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Women's Health

Mercy Women's Care at St. Anne
3404 W. Sylvania Avenue
Toledo, OH 43623

Mercy Women's Care at St. Charles
Navarre Medical Plaza
2702 Navarre Avenue
Suite 101
Oregon, OH 43616

Mercy Women's Care at St. V's
2213 Cherry Street
Toledo, OH 43608


separator Need for Organ Donation
According to the Organ Network for Organ Sharing, in the 1990s the number of people waiting for an organ transplant rose more than five times as fast as the number of transplants performed. In 1999, 6,125 people died while on the waiting list for an organ.

The difficulty of organ donation is that grieving families often don’t know whether their deceased loved one intended to be an organ donor. They’re reluctant to allow organs to be harvested. And healthcare professionals are often uncomfortable about bringing the subject up when families are distraught.

If you want to be an organ donor, you can make things easy for everybody if you indicate your preference when you renew your driver’s license. All it takes is checking a box.

Source: United Network for Organ Sharing

Avoid Ingrown Toenails
You can get an ingrown toenail when the corners or sides of your toenail dig into the soft tissue of your nail groove. If your toenail is irritated, red, painful and/or swollen, your doctor should take a look at it. Before you get to the doctor’s office, you may want to try soaking your foot in saltwater or soapy water, applying an antiseptic and then a bandage to the area.

You can decrease your chances of getting an ingrown toenail by

  • Using toenail clippers and cutting the nail straight across
  • Avoiding shoes that crowd your toes

If you have diabetes or other circulatory disorders, be sure to see your doctor immediately if you think you have an ingrown toenail.

Source: American Podiatric Medical Association

Preventing Toenail Fungus
To prevent the highly common problem of toenail fungus, follow these recommendations:

  • Keep your feet clean and dry.
  • Use powder that contains talcum, not cornstarch.
  • Wear shower shoes in public places.
  • Change socks and hosiery every day.
  • Never wear shoes that are too tight.
  • Clip toenails straight across. The nail shouldn’t extend beyond the tip of the toe.

Source: American Podiatric Medical Association

Treat Bunions Early
You can get a bunion if your balance is such that you put abnormal pressure on the joints and tendons of your foot. Bone or tissue at the base of the big toe moves out of place. The joint enlarges and causes the big toe to slant towards the other toes. It creates a lump of bone on the outside of the foot, and it’s often quite painful.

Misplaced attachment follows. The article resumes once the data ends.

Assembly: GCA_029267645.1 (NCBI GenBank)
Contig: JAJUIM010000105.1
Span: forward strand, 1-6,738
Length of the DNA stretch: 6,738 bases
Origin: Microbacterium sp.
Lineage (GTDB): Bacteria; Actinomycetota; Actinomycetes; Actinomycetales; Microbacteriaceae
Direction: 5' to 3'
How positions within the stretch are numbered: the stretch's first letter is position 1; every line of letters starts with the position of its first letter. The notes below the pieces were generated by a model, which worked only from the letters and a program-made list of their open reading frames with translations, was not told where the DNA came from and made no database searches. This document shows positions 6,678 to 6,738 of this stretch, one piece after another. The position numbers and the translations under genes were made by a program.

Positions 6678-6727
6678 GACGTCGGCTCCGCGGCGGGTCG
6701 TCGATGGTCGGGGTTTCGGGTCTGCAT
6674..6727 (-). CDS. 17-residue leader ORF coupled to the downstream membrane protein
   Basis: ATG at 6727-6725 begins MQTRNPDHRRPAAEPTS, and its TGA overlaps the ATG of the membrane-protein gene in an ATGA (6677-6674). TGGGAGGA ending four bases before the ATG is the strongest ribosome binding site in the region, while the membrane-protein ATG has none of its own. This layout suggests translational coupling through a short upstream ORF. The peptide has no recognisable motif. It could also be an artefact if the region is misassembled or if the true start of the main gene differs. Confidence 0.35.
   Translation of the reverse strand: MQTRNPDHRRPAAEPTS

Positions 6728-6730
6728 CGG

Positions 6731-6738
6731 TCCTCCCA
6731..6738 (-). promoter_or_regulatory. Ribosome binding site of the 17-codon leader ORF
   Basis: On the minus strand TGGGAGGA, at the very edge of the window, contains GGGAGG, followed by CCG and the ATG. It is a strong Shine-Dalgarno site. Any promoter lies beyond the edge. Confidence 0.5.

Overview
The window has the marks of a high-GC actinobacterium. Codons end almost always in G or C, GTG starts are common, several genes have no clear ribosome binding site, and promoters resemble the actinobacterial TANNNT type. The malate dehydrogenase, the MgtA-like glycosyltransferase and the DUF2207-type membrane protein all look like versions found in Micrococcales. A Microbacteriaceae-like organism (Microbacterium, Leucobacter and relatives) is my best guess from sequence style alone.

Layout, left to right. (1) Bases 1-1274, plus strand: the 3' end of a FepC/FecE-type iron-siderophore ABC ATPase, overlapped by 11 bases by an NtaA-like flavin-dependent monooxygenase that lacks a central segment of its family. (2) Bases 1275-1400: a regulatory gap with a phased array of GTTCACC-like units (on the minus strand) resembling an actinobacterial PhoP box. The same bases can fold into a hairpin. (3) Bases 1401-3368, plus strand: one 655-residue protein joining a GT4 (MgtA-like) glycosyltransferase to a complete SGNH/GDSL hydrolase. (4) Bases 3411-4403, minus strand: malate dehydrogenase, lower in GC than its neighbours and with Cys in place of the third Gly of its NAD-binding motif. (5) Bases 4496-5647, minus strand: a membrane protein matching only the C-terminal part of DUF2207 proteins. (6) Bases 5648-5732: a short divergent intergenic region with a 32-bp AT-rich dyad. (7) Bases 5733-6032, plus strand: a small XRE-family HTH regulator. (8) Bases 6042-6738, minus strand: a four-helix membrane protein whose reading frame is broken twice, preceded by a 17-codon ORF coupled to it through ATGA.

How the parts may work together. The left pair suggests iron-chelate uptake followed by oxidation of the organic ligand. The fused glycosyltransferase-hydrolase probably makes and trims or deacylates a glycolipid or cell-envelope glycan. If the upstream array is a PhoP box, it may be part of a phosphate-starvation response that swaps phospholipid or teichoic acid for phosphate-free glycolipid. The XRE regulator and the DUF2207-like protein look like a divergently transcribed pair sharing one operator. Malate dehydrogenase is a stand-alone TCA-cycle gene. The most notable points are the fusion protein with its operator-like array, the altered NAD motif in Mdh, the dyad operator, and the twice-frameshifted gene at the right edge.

Bunions tend to run in families because parents tend to pass their own foot structure along to their children. But people who wear tight shoes that cause the toes to squeeze together are also prone to developing bunions. Foot injuries, deformities and occupations that place extra stress on the foot also increase the risk.

If you have a bunion, take care of it so that it doesn’t get worse. Visit your doctor to find out what you should do for your bunion now to avoid surgery later. Recommendations are likely to include:

  • Don’t wear high heels, or any shoes that hurt your feet or push your toes together.
  • Consider wearing pads around the bunion.
  • Apply ice packs if your bunion becomes swollen and painful.

Source: American Podiatric Medical Association

If You Suspect Child Abuse
Physical child abuse is injury that’s the result of punching, beating, kicking, biting, burning or shaking. Sometimes the parent or other caregiver didn’t intend to hurt the child, but lost control in an attempt to provide discipline. There’s also child neglect, which is a failure to provide for a child’s basic needs, such as healthcare, adequate supervision, etc. And there’s emotional abuse, which includes things like severe and strange punishments, blaming children for things they did not do, making fun of them, etc.

Sometimes people feel almost certain that a child they know is being abused, but they’re afraid to “get involved.” But if you believe you’re seeing evidence of abuse, notifying the proper agencies is the right thing to do.

If you suspect a child is being abused, call Childhelp at 800-422-4453 (800-4-A-Child), or call your local Child Protective Services agency listed in the yellow pages.

Source: National Clearinghouse on Child Abuse and Neglect Information

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